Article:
Paleo or Keto or Vegetarian? It’s a hard choice when trying to lose some weight, and wanting to maintain a healthy diet, especially long term (we’re not going to be making any value judgments on meat versus vegetables here). We tried a strict vegetarian diet – and lost hardly any weight. Too many legumes and grains drove our carb load up. It’s not impossible, just hard. But we’re not knocking the veggie/vegan trend at all, but a goal most people have when dieting is to lose a few pounds. And many dieters do like meat.

Let’s start with a few fundamentals – like defining the differences between paleo and keto and vegetarian diets.

A vegetarian diet is pretty clear – eat more vegetables, especially the leafy green type.  The details are VERY important, especially making sure that all your nutritional needs are covered.  A vegetarian diet isn’t as restrictive as a vegan diet, so you can still eat eggs and dairy products which are great for getting your protein needs covered. The added beans and grains also provide nutrition, but also add carb calories – which are restricted on the other two diets.  However, you want to make sure you get your daily intake of protein. Want to learn more detail?  We found a great article showing the health benefits of a vegetarian diet, and comparing it to the very popular Mediterranean diet (click HERE).

A paleo diet is based on foods supposedly accessible to Stone Age humans – so, lots of meat, fish, and plenty of non-starchy vegetables and fruit are the main stays of a paleo diet. There is no refined sugar, or dairy, and grains and starchy vegetables are kept to a minimum. Be prepared to do a lot of your own cooking, since processed foods are completely out – Fast food  An important part of the paleo diet is the lifestyle component that focuses on wellness practices and exercise, as well as plenty of water (sorry – adult beverages are eliminated).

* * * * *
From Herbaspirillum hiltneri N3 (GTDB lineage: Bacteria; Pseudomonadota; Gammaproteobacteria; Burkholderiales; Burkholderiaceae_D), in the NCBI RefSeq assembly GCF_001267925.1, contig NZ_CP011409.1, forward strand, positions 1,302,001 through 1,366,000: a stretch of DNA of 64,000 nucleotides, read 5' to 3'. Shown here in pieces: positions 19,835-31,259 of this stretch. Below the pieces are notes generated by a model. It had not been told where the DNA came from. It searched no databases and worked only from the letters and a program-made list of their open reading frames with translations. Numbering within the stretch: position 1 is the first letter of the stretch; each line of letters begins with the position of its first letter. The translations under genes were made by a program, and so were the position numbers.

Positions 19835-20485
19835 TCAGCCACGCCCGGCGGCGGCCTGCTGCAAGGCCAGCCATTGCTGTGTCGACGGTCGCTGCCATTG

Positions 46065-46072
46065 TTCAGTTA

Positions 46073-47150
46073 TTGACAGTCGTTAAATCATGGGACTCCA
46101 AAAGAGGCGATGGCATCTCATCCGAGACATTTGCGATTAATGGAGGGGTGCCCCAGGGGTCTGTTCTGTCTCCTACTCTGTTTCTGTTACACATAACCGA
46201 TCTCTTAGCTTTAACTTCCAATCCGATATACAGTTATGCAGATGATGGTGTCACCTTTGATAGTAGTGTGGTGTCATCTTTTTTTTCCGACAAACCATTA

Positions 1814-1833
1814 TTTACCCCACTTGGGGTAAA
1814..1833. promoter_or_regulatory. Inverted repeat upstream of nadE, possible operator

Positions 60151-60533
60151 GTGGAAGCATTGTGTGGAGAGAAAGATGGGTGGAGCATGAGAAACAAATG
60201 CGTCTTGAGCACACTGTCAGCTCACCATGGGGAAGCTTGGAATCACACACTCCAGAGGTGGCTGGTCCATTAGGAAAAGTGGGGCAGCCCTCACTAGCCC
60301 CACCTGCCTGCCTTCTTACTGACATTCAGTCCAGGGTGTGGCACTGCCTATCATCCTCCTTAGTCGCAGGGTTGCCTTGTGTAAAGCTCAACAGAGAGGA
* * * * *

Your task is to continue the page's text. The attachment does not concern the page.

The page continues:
The keto diet (or, more formally ketogenic diet) is a high-fat, low-carb diet that forces your body into a metabolic state called ketosis. An early version of the keto diet is Atkins, which basically limits your carb intake to 20 to 25 grams of net carbs per day.  The basic keto diet has many variants, but basically restricts net carb intake to no more than 10% of your calorie intake per day. There are a lot of good aps that guide you through the details of what & when to eat on a keto diet, such as Carb Manager.

Here’s a compromise that has worked well for us folks at Serious Foodie: 3 days vegetarian, 3 days paleo. We leave one day for “cheating”, adding maybe a bit of carb. So far, so good. After a few weeks, we’re down a few pounds. And don’t forget the exercise.

Want more info?  We found a lot of useful guidance on,, and

When we do our dieting, especially veggie-based recipes, we absolutely need and want flavor. But without adding much in the way of calories. So here’s a few tricks:

• Use sauces. Lots of flavor packed into a small amount of calories. Our favorites are Serious Foodie Korean sauce or Indonesian Sambel (of course – but we’re biased).

Flavored oils and vinegars. If you like mushroom, then drizzle a bit of truffle oil over anything. Not cheap stuff, but a little bit goes a long way. Or make your own.

Spice blends and spice rubs. If you’ve followed us for a bit, you know how obsessed we are with using these. Use a good blend or rub on tofu or eggs – less salt, more action. How about over those boring rice and beans? Instance pizzazz. Tired of that roasted chicken, or dull steak? All you need is love, and a bit of spice rub. Check out the collection of Serious Foodie spice rubs HERE.

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